Resource: COVID-19 and Release Arguments

On March 11, 2020, the World Health Organization officially classified COVID-19 as a pandemic.  COVID-19 is impacting jails and prisons all over the United States. Check out this recent collection of links on the subject from The Sentencing Law and Policy blog. Notably, the BOP is now operating under modified procedures to prevent the spread of the virus. But, commentators have observed that responding to COVID-19 in jails and prisons will be extraordinarily challenging.

Given these rapidly-changing developments, and the direct impact of this health crisis on correctional systems, here are Some Release Arguments in the Time of COVID19.

Also, some courts have found the COVID-19 pandemic to be a new circumstance warranting reopening of detention and/or directly relevant to determining what bail conditions are necessary to reasonably ensure the defendant’s appearance and to protect the community. Take a look at these orders from the Southern District of New York, the District of Columbia, the Central District of California, and the Alaska Court of Appeals.

And consider these cases, finding the public health crisis relevant to release decisions in a wide range of contexts, including home confinement, self surrender, extradition, etc.:

  • Xochihua-James v. Barr, No. 18-71460 (9th Cir. Mar. 23, 2020) (unpublished) (sua sponte releasing detainee from immigration detention “[I]n light of the rapidly escalating public health crisis”)
  • United States v. Jaffee, No. 19-cr-88 (D.D.C. Mar. 26, 2020) (releasing defendant with criminal history in gun & drug case, citing “palpable” risk of spread in jail and “real” risk of “overburdening the jail’s healthcare resources”; “the Court is . . . convinced that incarcerating the defendant while the current COVID-19 crisis continues to expand poses a greater risk to community safety than posed by Defendant’s release to home confinement”)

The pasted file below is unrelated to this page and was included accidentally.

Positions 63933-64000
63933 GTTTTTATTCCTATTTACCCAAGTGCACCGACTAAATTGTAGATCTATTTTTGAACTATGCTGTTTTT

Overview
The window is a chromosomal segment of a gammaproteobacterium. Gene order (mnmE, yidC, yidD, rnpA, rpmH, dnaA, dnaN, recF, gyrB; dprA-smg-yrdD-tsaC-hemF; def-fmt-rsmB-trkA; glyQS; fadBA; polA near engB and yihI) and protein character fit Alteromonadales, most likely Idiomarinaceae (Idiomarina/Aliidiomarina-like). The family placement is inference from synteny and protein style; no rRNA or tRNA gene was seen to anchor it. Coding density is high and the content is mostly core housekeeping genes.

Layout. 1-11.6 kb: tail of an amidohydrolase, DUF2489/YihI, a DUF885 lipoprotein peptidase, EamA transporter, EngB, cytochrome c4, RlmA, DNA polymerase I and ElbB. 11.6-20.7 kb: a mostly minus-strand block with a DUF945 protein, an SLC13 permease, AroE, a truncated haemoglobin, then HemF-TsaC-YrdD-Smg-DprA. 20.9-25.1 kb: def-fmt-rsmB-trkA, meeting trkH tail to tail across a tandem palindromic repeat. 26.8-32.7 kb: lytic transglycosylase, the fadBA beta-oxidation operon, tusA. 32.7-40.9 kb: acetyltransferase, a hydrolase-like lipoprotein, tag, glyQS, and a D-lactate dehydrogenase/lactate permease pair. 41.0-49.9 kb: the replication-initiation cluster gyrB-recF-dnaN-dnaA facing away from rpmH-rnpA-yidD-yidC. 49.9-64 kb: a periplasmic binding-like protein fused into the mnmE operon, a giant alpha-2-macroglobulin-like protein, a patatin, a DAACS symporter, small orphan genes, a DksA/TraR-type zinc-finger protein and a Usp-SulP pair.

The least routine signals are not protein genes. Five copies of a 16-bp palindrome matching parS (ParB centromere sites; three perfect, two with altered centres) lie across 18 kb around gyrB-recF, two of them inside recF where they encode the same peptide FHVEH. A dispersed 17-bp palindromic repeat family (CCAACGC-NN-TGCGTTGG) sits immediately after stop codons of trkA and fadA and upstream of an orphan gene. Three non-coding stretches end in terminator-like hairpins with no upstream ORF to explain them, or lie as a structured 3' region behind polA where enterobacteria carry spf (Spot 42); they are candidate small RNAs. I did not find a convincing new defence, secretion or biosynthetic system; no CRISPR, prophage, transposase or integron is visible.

• United States v Garlock, No. 18-CR-00418-VC-1, 2020 WL 1439980, at *1 (N.D. Cal. Mar. 25, 2020) (citing “chaos” inside federal prisons in sua sponte extending time to self-surrender: “[b]y now it almost goes without saying that we should not be adding to the prison population during the COVID-19 pandemic if it can be avoided”)
  • United States v. Perez, No. 19 CR. 297 (PAE), 2020 WL 1329225, at *1 (S.D.N.Y. Mar. 19, 2020) (releasing defendant due to the “heightened risk of dangerous complications should he contract COVID-19”)
  • United States v. Stephens, 2020 WL 1295155, __F. Supp. 3d__ (S.D.N.Y. Mar. 19, 2020) (releasing defendant in light of “the unprecedented and extraordinarily dangerous nature of the COVID-19 pandemic”)
  • In re Manrigue, 2020 WL 1307109 (N.D. Cal. Mar. 19, 2020) (“The risk that this vulnerable person will contract COVID-19 while in jail is a special circumstance that warrants bail.”)
  • In re Request to Commute or Suspend County Jail Sentences, Docket No. 084230 (N.J. Mar. 22, 2020) (releasing large class of defendants serving time in county jail “in light of the Public Health Emergency” caused by COVID-19)
  • United States v. Matthaei, No. 1:19-CV-00243-BLW, 2020 WL 1443227, at *1 (D. Idaho Mar. 16, 2020) (extending self-surrender date by 90 days in light of COVID-19)